The paper presents a historical examination of the military retreats of Xenophon, a transformational leader, and Chief Joseph, a servant leader, during very similar contextual crises.

Findings

Given similar contexts, the historical record offers support for the proposal of Smith et al.

Research limitations/implications

First, the retreats of Xenophon and Chief Joseph were separated by many hundreds of years and miles. Also inherent with this type of methodology is simple disagreement among readers. Although this author finds great similarity in the retreats of Xenophon and Chief Joseph, there are certainly differences that could be scrutinized as well. Moreover, others might be dissatisfied with the selection of Xenophon and Joseph to represent the leadership styles presented, or with the conclusions regarding their effectiveness. Such debate should be encouraged and could provide additional avenues for future research. Further, the current study considered leader effectiveness only as it related to the achievement of the organizational goal(s). It could be that Joseph's cohorts were more satisfied, committed, etc. than were the followers of Xenophon. This line of inquiry should also be pursued.

Practical implications

This research suggests that transformational leader behavior is likely to be more appropriate during times of significant organizational change.

Originality/value

This is the first study that has examined the speculation of Smith et al. and the first to demonstrate that a historical approach can add to one's understanding of such constructs.

Details

Management Decision, vol. 43 no. 10
Type: Research Article
ISSN: 0025-1747

Keywords

Article
Publication date: 1 March 1957

We have become accustomed to thinking of the United States of America as a big country where it is normal to find things being done in a big way. We have supposed that…

Abstract

We have become accustomed to thinking of the United States of America as a big country where it is normal to find things being done in a big way. We have supposed that their methods of control over the sale of foods and drugs fitted into this generalization, and that our own ways in this country were perhaps a little antiquated, and suffered somewhat from their being tied up too closely with local administration, as compared with the more centralized transatlantic organization. The writer is not competent to make comparisons of this kind and, indeed, they would serve no very useful purpose; our thoughts were directed on these lines, however, through reading the 1955 Annual Report of the U.S. Department of Health, Education and Welfare, and in particular the section of the Report concerned with the Food and Drug Administration.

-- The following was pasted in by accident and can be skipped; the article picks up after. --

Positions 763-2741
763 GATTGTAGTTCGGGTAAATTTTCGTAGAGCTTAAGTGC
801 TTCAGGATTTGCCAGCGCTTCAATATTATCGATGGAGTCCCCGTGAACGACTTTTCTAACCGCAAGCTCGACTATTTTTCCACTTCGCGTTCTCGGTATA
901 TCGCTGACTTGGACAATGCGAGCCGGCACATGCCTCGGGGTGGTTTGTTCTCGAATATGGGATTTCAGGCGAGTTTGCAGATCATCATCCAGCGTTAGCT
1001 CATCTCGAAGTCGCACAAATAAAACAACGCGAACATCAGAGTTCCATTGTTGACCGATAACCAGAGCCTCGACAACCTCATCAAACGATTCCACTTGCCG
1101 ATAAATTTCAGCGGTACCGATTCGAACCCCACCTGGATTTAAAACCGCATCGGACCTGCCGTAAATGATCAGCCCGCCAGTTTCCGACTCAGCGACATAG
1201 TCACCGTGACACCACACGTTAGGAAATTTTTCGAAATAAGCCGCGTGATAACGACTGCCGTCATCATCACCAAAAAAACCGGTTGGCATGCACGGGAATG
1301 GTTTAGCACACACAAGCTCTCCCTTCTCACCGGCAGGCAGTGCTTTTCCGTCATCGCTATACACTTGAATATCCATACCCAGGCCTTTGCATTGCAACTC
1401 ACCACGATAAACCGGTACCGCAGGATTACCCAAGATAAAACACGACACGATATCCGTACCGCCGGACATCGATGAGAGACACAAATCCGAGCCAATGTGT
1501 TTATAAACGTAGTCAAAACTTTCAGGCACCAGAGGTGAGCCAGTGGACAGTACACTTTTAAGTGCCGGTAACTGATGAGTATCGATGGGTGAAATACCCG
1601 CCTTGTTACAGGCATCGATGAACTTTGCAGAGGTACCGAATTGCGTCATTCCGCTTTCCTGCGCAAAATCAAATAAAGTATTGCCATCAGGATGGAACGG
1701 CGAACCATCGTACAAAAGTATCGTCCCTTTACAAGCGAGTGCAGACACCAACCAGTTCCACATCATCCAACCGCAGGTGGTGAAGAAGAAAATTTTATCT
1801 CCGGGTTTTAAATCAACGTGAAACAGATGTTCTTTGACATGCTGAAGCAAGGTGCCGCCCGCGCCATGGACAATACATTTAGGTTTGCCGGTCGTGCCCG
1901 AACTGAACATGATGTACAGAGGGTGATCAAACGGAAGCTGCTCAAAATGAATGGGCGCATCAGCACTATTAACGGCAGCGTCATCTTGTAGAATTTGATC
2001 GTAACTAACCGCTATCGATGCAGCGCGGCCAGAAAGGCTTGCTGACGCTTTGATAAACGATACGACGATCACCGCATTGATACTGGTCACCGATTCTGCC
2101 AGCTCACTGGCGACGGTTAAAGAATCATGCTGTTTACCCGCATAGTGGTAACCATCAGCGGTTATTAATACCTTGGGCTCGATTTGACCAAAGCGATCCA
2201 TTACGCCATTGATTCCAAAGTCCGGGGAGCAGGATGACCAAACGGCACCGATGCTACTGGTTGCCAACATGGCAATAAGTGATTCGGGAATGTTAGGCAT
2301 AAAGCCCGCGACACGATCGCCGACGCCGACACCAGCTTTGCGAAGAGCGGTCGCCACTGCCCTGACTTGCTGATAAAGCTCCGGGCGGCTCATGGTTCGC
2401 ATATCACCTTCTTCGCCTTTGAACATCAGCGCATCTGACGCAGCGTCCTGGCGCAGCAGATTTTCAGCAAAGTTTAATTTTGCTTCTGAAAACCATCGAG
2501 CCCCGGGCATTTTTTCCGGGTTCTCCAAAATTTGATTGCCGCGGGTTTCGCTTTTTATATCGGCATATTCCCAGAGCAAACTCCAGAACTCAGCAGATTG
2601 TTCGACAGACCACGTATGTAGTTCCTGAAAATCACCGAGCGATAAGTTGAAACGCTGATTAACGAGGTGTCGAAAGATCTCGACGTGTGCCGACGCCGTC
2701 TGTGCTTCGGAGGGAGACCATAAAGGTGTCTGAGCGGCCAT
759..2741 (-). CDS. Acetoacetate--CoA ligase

Details

British Food Journal, vol. 59 no. 3
Type: Research Article
ISSN: 0007-070X

Article
Publication date: 27 April 2010

Daniel A. Glaser‐Segura, Suzanne Mudge, Constantin Brătianu and Ionela Dumitru

This study aims to focus on the role of learning activities on the development of Romanian students making the change from academia to the workplace, specifically focusing…

Abstract

Purpose

This study aims to focus on the role of learning activities on the development of Romanian students making the change from academia to the workplace, specifically focusing on the role of three learning activities: classroom teaching pedagogies (in‐vitro); field experiences (in‐situ); and self‐development experiential activities.

Design/methodology/approach

Using a 12‐factor scale developed by the authors to measure the role of learning activities on professional identity (PI), 364 students in an English‐language BBA program at a prominent Romanian university were surveyed via an online survey service. From this sample 97 valid responses were obtained and these were regressed on a measure of PI to test three main hypotheses.

Findings

In‐vitro, in‐situ, and self‐development experiential activities exhibited a positive relationship to PI. The two most significant predictors of PI were found to be membership of a professional student group and the use of case studies in class.

Practical implications

The findings of the study have practical implications for the business community and business educators, for activities such as curriculum development, course design and delivery. The findings reinforce the need for more practical pedagogies.

Originality/value

The paper makes an empirical contribution to the field of PI development in Romanian business students and by extension to students in similar post‐Communist countries. To this date there have been no studies that link practical learning activities to the development of PI in a transition society.

Details

Education + Training, vol. 52 no. 3
Type: Research Article
ISSN: 0040-0912

Keywords